At baseline, alcohol consumption was assessed using questionnaires and ecological momentary assessment (EMA) across four weeks ('Wave 1'). Subsequently, cognitive performance, including memory, planning, and reasoning, was assessed at home using six standard cognition tests presented through an online platform. A year later, 436 students completed the four weeks of EMA and online cognitive testing ('Wave 2').

In both waves, there was no association between alcohol consumption and cognitive performance. Further, alcohol consumption during Wave 1 was not related to cognitive performance at Wave 2. In addition, EMA-data-based drinking patterns, which varied widely between persons but were relatively consistent over time within persons, were also not associated with cognitive performance.

Post-hoc analyses of cognitive performance revealed higher within-person variance scores (from Wave 1 to Wave 2) than between-person variance scores (both Wave 1 and Wave 2). In conclusion, no association was observed between alcohol consumption and cognitive performance in a large Dutch student sample. However, the online cognitive tests performed at home may not have been sensitive enough to pick up differences in cognitive performance associated with alcohol consumption.

24 October 2019 In Drinking Patterns

OBJECTIVES: To investigate how various alcohol-drinking behaviours are associated with sociodemographics, lifestyle factors and health status indicators in Brazil. STUDY DESIGN: This study is based on a household survey of 53,034 adults aged 18 + years from all 26 Brazilian capitals and the Federal District conducted in 2017.

METHODS: Sex-stratified relationships were modelled using logistic regressions and controlled for capital-specific effects. Main outcome measures included regular alcohol use, weekly alcohol use, heavy episodic drinking (HED), frequent HED and drinking and driving.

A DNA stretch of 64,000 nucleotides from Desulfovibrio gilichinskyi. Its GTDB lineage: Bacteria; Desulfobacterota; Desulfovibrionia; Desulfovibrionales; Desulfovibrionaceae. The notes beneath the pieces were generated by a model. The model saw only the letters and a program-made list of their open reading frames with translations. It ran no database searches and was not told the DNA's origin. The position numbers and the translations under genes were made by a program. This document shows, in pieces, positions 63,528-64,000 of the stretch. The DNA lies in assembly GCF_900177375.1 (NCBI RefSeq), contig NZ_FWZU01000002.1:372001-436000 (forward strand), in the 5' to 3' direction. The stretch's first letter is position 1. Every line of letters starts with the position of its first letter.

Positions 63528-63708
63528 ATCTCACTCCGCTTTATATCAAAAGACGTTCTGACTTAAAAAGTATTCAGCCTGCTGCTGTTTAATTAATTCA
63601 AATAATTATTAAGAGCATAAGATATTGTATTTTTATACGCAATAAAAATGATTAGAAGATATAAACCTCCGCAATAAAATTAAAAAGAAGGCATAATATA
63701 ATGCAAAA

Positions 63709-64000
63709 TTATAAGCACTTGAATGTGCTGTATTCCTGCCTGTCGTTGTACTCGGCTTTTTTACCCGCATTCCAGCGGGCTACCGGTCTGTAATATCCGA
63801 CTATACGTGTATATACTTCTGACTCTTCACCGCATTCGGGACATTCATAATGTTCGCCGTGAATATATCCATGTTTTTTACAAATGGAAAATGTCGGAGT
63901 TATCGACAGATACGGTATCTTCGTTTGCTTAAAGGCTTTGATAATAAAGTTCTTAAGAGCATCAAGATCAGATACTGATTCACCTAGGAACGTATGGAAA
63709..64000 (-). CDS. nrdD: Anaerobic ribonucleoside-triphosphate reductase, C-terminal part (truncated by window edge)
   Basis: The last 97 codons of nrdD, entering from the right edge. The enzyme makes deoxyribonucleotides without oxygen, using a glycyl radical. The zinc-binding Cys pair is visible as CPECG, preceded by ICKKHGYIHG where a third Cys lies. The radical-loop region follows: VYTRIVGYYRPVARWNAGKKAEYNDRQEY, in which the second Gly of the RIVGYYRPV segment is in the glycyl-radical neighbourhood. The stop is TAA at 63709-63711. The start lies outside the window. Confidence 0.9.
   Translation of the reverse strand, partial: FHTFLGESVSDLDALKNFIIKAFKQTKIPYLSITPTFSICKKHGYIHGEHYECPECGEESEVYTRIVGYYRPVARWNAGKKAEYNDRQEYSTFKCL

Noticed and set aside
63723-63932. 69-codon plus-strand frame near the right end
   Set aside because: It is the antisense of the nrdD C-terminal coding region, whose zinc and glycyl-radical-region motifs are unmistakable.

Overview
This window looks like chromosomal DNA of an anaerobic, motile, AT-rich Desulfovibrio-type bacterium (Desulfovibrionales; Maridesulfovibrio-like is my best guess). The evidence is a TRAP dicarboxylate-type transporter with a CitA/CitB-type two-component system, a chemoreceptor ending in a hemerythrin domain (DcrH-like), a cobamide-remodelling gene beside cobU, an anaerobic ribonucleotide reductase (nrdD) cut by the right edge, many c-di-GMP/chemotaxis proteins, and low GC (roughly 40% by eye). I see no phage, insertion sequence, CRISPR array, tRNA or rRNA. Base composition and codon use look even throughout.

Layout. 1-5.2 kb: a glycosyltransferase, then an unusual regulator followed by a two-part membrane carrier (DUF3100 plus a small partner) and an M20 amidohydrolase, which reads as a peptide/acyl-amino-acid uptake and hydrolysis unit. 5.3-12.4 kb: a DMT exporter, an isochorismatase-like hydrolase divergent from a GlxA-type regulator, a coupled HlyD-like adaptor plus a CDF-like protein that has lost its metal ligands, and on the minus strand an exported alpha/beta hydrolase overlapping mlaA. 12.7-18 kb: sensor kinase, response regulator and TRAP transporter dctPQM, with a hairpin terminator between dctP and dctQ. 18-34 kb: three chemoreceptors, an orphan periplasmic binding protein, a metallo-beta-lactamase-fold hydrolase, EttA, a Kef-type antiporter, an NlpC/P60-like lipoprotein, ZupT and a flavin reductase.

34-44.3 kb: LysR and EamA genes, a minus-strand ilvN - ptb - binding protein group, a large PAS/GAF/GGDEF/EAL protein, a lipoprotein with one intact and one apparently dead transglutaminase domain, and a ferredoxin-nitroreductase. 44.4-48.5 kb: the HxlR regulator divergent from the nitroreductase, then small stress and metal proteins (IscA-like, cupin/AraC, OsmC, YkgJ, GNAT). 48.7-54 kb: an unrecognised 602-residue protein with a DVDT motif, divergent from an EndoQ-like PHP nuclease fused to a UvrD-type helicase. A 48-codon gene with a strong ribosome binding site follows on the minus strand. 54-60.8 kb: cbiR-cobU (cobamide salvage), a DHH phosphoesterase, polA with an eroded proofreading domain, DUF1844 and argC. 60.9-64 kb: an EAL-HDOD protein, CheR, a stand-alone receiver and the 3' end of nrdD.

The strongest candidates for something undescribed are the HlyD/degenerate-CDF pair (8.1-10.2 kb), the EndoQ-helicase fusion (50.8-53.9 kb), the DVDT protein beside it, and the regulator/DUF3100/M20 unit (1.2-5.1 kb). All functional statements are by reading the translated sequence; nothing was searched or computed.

RESULTS: Overall (unadjusted) prevalence of regular alcohol consumption is 41%. Among drinkers, approximately 70% drink on a weekly basis, and 46% are heavy episodic drinkers. Among this latter group, close to 44% are frequent heavy episodic drinkers (i.e. at least four times in a month). Among regular drinkers who also are drivers, the prevalence of drinking and driving is 28%. These prevalences are considerably higher in men. The relationships investigated vary by drinking behaviour and sex, with some factors consistently associated with various behaviours, when present. Population (men or women) at greatest risk include (largely) younger individuals (up to 700% increase in odds) who are single or divorced, those who are less health conscious and watch television or use mobile devices during leisure time 4 + hours per day and do not have diabetes.

For drinking and driving, the additional risk factors include speeding behaviour, the use of mobile devices while driving and HED. Education, race/ethnicity and other health status indicators are differently associated with various drinking behaviours. For women, in particular, the results also show differences in odds of up to 360% and 1430% across cities for frequent HED and drinking and driving, respectively. Similarly, indigenous women are at greatest risk of weekly alcohol use and HED.

CONCLUSIONS: HED and drinking and driving are problematic, as the association with other factors suggests a clustering of risky behaviours that may exacerbate the consequences of drinking behaviours.

Page 2 of 515

Disclaimer

The authors have taken reasonable care in ensuring the accuracy of the information herein at the time of publication and are not responsible for any errors or omissions. Read more on our disclaimer and Privacy Policy.